The best protein sources for vegetarians
Pulses and derivatives

The best protein sources for vegetarians


It is vox populi that vegetarians do not eat the necessary proteins because they exclude meat from their diet, which is attributed to a large amount of protein. However, such a statement could be defined as a myth.

On average, ” the recommended protein dose to eat is 0.8 grams for every kilogram a man weighs and 0.6 grams per kilogram for women,” says Gemma Oña, SAIA nutritionist. An amount that “vegetarians can cover with vegetable protein, even though they do not consume meat,” says Adriana Oroz, nutritionist at Alimmenta.

That vegetarians cannot cover the recommended protein dose with vegetable proteins, is a myth

Both nutritionists agree that, generally, “you consume more grams of protein than is recommended,” although the calculation depends on your physical activity. A person who exercises will need more protein than someone with a more sedentary life.

As Oroz explains, “vegetable proteins also provide essential amino acids.” They are essential because our body cannot generate them by themselves. Some foods contain the complete protein, that is, all amino acids; others, however, need to be supplemented with more food to do so.

“Plant proteins also provide essential amino acids”

Adriana Oroz

Food Nutritionist

Oroz gives the example of lentils. “Although they belong to the group of legumes, whose 20% of their composition are proteins, they lack an essential amino acid: methionine.” To complete the lack of methionine, the nutritionist recommends consuming rice, which does contain it, although it lacks lysine, an amino acid that lentils do have.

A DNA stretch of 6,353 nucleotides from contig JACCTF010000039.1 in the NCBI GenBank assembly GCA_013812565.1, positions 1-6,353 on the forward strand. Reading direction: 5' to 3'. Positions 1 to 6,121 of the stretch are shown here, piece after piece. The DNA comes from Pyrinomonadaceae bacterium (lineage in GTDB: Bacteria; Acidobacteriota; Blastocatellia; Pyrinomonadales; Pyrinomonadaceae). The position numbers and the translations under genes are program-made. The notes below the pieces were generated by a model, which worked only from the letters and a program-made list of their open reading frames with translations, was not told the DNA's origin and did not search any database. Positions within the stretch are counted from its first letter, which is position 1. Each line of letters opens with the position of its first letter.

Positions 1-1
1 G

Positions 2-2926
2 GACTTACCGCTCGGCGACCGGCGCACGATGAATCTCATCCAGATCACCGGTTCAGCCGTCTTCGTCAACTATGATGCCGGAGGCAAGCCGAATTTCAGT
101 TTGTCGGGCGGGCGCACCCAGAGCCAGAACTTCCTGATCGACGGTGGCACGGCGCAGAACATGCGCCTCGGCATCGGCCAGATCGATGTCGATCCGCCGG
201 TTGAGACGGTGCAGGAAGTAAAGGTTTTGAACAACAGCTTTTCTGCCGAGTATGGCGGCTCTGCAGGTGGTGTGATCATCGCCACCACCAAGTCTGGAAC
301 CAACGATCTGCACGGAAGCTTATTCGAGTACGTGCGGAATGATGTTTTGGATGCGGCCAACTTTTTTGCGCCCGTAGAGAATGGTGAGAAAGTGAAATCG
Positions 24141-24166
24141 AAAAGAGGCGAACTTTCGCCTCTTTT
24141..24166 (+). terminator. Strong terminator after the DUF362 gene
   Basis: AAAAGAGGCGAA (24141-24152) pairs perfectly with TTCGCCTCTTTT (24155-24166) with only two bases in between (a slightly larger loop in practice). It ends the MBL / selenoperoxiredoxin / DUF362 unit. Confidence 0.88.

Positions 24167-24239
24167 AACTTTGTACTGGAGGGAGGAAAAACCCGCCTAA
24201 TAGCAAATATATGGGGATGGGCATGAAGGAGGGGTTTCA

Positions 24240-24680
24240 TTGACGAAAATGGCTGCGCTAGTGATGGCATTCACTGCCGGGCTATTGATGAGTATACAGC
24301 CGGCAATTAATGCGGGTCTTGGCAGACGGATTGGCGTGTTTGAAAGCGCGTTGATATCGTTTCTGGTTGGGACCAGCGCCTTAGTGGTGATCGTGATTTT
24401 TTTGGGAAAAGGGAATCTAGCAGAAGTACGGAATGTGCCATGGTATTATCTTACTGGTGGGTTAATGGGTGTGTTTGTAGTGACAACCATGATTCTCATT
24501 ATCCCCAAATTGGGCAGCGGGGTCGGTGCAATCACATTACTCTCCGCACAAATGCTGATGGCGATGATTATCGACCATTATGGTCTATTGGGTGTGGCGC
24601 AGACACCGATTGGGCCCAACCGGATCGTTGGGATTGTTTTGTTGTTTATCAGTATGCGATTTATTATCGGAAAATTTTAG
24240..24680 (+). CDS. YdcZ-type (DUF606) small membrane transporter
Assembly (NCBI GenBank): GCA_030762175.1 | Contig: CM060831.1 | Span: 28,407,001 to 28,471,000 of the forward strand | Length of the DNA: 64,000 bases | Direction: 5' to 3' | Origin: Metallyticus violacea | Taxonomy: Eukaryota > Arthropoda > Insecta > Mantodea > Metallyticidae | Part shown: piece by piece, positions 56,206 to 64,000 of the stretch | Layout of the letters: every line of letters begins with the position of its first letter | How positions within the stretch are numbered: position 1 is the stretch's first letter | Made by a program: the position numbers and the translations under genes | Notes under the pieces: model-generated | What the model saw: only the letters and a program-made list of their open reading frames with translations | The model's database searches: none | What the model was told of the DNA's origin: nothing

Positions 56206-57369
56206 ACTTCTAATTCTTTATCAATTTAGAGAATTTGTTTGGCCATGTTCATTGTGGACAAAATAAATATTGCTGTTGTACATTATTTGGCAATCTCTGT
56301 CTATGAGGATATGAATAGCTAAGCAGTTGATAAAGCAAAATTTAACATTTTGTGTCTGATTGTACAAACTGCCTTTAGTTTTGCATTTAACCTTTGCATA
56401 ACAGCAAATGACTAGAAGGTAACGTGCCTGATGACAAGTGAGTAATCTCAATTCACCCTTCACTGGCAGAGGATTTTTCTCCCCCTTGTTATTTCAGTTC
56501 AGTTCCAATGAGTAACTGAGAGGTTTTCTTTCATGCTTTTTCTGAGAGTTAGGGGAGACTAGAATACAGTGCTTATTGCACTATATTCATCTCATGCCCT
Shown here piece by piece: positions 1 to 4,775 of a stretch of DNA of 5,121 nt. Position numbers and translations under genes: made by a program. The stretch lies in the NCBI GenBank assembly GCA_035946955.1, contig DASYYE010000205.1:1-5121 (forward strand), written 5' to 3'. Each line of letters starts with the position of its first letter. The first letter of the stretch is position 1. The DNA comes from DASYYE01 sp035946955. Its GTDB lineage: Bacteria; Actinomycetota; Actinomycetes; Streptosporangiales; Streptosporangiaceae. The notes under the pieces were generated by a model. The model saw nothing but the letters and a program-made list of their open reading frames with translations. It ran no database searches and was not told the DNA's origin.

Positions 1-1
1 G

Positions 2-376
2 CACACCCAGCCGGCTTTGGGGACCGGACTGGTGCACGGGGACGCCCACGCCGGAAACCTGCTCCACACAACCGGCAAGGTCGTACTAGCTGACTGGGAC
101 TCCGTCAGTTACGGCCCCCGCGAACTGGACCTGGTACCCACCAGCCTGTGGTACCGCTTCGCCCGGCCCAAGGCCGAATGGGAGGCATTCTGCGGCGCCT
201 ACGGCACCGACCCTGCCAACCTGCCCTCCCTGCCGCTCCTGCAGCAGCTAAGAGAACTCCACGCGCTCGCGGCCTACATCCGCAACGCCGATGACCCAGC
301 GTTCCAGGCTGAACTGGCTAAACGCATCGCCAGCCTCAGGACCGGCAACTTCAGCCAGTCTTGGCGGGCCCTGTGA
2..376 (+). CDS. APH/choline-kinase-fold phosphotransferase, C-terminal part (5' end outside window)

For this reason, ” lentils and rice are mixed in some recipes,” says Oña. On the other hand, Oroz ensures that there is no need to mix them. “You can eat lentils at noon and rice for dinner, that’s enough.”

Pulses and derivatives

“Legumes are a great source of protein, as well as their derivatives (tofu and tempeh) , which contain the same protein concentrate as legumes,” says Oroz. However, as previously explained with the case of lentils, most legumes contain many proteins but “are incomplete,” says Oña, who recommends mixing them with cereals or nuts.


Soy is a food rich in vegetable protein and one of its advantages, according to Oroz, is that “it is easy to introduce into the diet .” An example would be substitute products, such as soy milk, which vegans take to eat protein without the need to consume meat.


For every 100 grams of cereals, 11% of its constitution is protein. Some of the highlights are seitan, oats, and spelling, among others. Oña recommends “combine them with nuts and seeds.”


One of the best-known pseudocereals is quinoa. Although Ordoz points out that “the amount of grams of protein per 100 grams of quinoa is low,” both nutritionists agree that it is one of the few foods with complete protein. Other pseudocereals that could match the protein level of quinoa are amaranth or buckwheat, they explain.


Oroz highlights peanuts, which contain 23 grams of protein for every 100 grams of dried fruit. This could be due to the fact that the peanut belongs to the group of legumes, “although in allergology it is classified as dry fruit,” says Oña, who dismisses it “as one of the best sources of protein because it is very caloric.” The nutritionist recommends “nuts and cashews, among others, mixed with seeds.”

Eggs and dairy

Despite not being vegetables; Eggs and Lactovegetarians and Ovolactovegetarians include eggs and/or dairy in their diet. Oña assures that those who eat these foods get a complete diet since they obtain vitamin B12, a vitamin of animal origin. For this reason, “vegans must strictly prepare their diet and expect to take B12 supplements.”

About Saad Mushtaq

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